Technically, Team Ico did complete Shadow Of The Colossus. It shipped in 2005. You could put the disc in a PS2 and and experience what would become one of the most iconic adventures in gaming. But a much more sprawling vision for its world and the colossi that would inhabit it was never realised. Shadow Of The Colossus was broken, unpolished, and incomplete, and the upcoming remake shouldn’t try to fix that.
After Sony revealed that the game would be making the jump to PS4 in 2018, the company’s President, Shuhei Yoshida, confirmed to Famitsu that the game would go further than just a remaster, include updated controls, and that designer Fumito Ueda was not much involved in the project. If they were going that far then, why not also look at expanding the game’s original scope and polishing not just the look and sound but the feel as well?
Shadow of the Colossus as it exists today only has sixteen colossi. Some of them are more memorable than others, but all have been killed millions of times. The game even includes time trials to reward players for finding unique and innovative ways to go about doing it. One player has managed to complete all of them on hard in under an hour.
There used to be more though back when Team Ico first started working on the game. Not surprisingly given what we know about him now, and the ungodly amount of time Last Guardian spent in development, Ueda had planned for up to 48 different hulking bosses to be roaming about the game’s map. Based on interviews, concept art, and the game’s code combed over by ravenous fans, we know that some of these colossi looked similar to ones that ended up making the final cut, while others, like this giant spider, are quite distinct.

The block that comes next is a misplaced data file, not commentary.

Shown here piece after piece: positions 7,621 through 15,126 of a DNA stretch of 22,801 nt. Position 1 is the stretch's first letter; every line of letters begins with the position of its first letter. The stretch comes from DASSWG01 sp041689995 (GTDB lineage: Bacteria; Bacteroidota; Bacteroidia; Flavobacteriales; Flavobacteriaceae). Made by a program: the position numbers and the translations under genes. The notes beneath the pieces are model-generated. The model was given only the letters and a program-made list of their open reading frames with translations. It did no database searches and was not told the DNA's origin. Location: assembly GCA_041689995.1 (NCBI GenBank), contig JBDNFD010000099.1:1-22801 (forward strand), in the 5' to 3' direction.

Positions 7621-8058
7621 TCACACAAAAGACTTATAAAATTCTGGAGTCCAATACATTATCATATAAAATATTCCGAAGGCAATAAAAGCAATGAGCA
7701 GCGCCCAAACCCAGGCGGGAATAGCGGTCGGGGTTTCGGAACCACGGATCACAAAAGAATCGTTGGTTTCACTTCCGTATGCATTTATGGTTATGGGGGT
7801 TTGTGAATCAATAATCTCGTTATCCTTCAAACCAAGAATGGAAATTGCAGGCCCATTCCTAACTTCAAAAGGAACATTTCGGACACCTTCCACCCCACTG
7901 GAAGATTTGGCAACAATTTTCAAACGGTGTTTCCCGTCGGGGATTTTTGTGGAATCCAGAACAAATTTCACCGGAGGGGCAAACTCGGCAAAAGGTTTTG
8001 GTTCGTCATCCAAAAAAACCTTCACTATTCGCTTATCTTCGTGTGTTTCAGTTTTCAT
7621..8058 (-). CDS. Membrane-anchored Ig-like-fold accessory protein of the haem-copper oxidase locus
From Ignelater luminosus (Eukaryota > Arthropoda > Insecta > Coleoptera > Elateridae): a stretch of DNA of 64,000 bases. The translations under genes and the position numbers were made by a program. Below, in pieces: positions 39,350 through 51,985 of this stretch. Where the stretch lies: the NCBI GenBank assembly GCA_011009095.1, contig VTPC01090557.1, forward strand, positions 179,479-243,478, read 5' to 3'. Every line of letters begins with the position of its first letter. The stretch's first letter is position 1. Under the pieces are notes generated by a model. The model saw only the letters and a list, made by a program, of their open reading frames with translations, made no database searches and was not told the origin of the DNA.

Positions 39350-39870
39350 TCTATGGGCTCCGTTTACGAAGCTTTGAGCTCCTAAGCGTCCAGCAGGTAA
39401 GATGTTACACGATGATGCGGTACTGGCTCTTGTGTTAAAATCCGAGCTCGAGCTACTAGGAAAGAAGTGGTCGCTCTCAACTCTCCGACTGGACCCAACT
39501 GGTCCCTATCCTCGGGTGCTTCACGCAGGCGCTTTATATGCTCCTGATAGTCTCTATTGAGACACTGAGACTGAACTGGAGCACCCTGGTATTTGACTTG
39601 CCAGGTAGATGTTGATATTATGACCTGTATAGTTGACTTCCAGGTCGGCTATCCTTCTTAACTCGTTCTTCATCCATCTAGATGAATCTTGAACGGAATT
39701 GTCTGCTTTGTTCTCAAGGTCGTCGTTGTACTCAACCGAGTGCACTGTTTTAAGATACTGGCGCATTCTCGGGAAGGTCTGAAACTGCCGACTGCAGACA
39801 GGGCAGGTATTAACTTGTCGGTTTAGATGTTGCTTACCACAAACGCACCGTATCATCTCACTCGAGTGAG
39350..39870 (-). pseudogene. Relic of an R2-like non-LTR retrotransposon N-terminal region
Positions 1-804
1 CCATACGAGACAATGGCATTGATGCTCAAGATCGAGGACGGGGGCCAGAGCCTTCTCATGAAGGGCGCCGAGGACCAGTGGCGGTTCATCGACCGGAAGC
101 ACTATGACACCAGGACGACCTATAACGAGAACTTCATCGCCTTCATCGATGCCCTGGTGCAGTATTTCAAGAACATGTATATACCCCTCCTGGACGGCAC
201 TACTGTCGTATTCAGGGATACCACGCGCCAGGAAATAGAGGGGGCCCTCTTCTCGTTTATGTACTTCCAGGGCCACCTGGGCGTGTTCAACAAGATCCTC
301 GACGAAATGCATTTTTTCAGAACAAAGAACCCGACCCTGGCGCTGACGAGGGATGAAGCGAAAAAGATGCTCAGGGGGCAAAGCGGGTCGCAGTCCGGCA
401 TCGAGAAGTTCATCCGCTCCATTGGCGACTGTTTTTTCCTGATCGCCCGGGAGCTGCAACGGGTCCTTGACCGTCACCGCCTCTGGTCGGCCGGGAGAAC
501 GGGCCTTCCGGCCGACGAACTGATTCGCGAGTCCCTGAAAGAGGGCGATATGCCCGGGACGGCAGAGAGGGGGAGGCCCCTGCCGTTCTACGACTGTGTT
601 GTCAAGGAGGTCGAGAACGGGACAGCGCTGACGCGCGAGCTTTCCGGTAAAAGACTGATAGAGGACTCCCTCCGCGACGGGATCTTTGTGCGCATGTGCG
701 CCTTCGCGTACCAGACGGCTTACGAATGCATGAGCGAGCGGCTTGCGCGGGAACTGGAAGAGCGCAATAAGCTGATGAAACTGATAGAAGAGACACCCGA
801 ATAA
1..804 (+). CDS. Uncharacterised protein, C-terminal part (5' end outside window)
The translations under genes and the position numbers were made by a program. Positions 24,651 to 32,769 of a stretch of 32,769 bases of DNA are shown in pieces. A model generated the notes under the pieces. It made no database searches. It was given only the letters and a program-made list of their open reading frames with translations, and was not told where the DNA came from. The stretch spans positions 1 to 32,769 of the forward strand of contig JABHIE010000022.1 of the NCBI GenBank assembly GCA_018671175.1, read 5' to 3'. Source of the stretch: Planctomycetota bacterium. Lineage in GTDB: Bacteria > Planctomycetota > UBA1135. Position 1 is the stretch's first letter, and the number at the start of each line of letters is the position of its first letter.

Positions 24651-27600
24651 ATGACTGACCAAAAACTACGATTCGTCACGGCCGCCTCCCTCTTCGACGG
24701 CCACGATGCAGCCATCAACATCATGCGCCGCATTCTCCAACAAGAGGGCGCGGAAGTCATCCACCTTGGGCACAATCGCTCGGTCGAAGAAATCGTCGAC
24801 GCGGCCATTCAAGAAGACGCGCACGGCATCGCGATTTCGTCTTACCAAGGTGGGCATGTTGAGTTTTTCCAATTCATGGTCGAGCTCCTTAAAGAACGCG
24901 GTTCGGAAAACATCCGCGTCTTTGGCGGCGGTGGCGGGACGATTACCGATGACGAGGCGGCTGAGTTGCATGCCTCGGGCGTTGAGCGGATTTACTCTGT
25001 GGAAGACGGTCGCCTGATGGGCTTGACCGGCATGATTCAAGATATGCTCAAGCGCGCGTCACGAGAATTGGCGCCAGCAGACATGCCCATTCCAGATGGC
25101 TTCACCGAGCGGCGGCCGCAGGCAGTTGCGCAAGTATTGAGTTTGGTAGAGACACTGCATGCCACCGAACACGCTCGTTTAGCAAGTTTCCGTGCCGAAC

One of the game’s more famous players, who goes by Nomad, compiled a thorough investigation of the matter over at his blog several years ago. Part of a large group of colossi hunters searching desperately to unearth every last available secret in the game, Nomad and others have helped demonstrate not just that this stuff exists, but what was so compelling about the underlying game to make people go looking in the first place.
Shadow of the Colossus has all the markers of a cult classic but it’s not one. Roger Ebert talked about it, sparking a decade-long collective migraine about the relationship of video games to art. Adam Sandler and Don Cheadle played it in a major Hollywood film. And it’s not hard to see why. The game’s appeal transcends gaming and is immediately obvious, with an ambiance that’s both contemplative and intimate by virtue of how open and hands off the world is. People like wandering across a valley toward a mountain only to realize that mountain is alive and has just noticed them.
You don’t have to beat Shadow of the Colossus or even be good at it to be taken in by the mysteries embedded in its geography. What are these crumbling ruins? What kind of previous civilisation do they hint at? And why do some of them move and try to kill me? Aided by the game’s penchant for silence and its minimal exposition, as well as an ending whose twist is just the right mix of irony and ambiguity, its easy to let these lines of questioning take over, and be driven forth by them into the unknown. Fortunately for the millions of us who originally fell under that spell, the maze was never finished, and so we as a result never had to be finished with it.
The original Shadow of the Colossus is rife with glitches. Some appeared the result of tight (by Ueda’s standards) production schedules and a challenging QA process, while others almost seemed intentional, as if the game’s creators were gesturing toward another level of mysteries below the game’s surface. Birds you could hop a flight on, a lake that didn’t obey the normal laws of physics, and a secret garden atop the game’s central tower players spent years trying to ascend—they all helped extend the life of the game and resisted pat interpretations of its meaning and the designers’ intents. Who creates a door that can’t be opened and then taunts players with it?
The best ruins in Shadow of the Colossus are the ones left there by the artists themselves and which players have spent over a decade struggling with. A remake as beautiful looking as the one Sony showed at E3 can enhance the details on every tree and replace a hellish third-person camera with a control scheme less rage-inducing, but it’s not likely to find a way to recapture the magic of playing a game filled with mysteries it never intended to create in the first place.